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2015 HSR&D/QUERI National Conference Abstract

3124 — OEF/OIF/OND Veterans With Back Pain: Characteristics, and Predictors of Compensation and Pension Award

Sakr CJ, VA Connecticut, Yale; Slade MD, Yale; Black AC, VA Connecticut, Yale; Rosen MI, VA Connecticut, Yale;

Back pain is the most common cause of chronic non-cancer pain among Veterans and represents a highly prevalent condition among veterans receiving disability compensation through the VA. Veterans applying for compensation and pension (CandP) for back pain remain largely understudied. We described the characteristics of veterans applying for CandP for back pain at VA Connecticut, and identified predictors of service-connection ratings.

The study was a cross-sectional analysis of data from OEF/OIF/OND veterans applying for CandP for back pain in fiscal year 2012 at VA Connecticut Healthcare System. Information was obtained through review of Veterans' electronic records. Variables of interest included: demographic characteristics, smoking status, use of illegal drugs, use of opioids, degree of pain reported, depression score, functional impairment, work status, and disability ratings, among others. Bivariate and multivariate models were developed. Generalized linear models were utilized for continuous outcomes while logistic regression was used for the binary outcome of functional impairment. The study protocol was approved by VA CT IRB.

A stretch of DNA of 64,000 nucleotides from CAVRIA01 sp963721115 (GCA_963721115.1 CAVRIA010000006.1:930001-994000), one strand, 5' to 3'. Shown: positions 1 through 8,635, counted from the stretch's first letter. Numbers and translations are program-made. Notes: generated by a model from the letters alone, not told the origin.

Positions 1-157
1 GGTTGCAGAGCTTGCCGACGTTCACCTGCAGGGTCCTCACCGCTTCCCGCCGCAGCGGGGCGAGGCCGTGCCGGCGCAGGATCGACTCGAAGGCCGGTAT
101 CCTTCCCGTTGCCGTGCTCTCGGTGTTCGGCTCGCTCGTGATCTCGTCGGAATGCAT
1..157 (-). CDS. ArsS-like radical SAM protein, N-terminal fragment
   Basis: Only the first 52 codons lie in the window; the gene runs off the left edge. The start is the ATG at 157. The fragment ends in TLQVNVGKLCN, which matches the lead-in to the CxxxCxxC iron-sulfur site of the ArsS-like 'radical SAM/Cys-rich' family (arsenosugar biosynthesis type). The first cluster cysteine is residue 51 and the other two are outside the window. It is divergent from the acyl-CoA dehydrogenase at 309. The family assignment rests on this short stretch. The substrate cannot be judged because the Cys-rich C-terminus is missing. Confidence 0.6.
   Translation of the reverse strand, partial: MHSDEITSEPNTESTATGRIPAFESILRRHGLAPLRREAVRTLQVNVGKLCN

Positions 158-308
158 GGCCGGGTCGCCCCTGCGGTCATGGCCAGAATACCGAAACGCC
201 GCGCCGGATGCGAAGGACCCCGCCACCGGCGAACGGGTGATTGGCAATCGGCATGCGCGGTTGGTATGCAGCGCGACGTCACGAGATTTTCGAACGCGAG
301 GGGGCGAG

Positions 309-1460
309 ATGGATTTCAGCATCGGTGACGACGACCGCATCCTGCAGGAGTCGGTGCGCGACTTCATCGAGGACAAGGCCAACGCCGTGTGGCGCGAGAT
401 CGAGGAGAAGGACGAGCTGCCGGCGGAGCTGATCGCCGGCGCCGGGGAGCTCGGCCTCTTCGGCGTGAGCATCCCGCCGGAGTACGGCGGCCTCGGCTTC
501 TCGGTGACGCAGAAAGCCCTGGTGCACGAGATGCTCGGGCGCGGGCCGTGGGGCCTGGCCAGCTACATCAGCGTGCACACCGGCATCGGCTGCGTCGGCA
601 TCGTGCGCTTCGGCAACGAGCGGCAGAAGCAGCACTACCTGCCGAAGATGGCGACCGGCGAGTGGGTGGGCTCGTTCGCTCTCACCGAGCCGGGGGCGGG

The study sample comprised 178 Veterans. The majority were men (91%). The mean age was 36 years. Only 15% had normal weight, 42% were overweight and 43% were obese. The sample included current (39%) and former (20%) smokers, and 20% used opioids. The vast majority (75%) had a service compensation for back pain of 20% or less. Functional impairment was reported by 62% however 70% of the veterans were working at the time of their CandP examination. Work status and functional impairment were not associated in the bivariate analysis. In the multivariate model only pain predicted functional impairment (Odds Ratio 1.51, p < 0.005) and functional impairment predicted service connection (Odds Ratio 3.9, p < 0.0001). Functional impairment was a full mediator of the relationship between degree of pain and service connection. Work status was not associated with service connection in the multivariate analysis.

Veterans reporting functional impairment are more likely to have higher service connection for back, independent of their work status.

The study is one of the first to provide insight into the factors accounting for service connection awards for pain.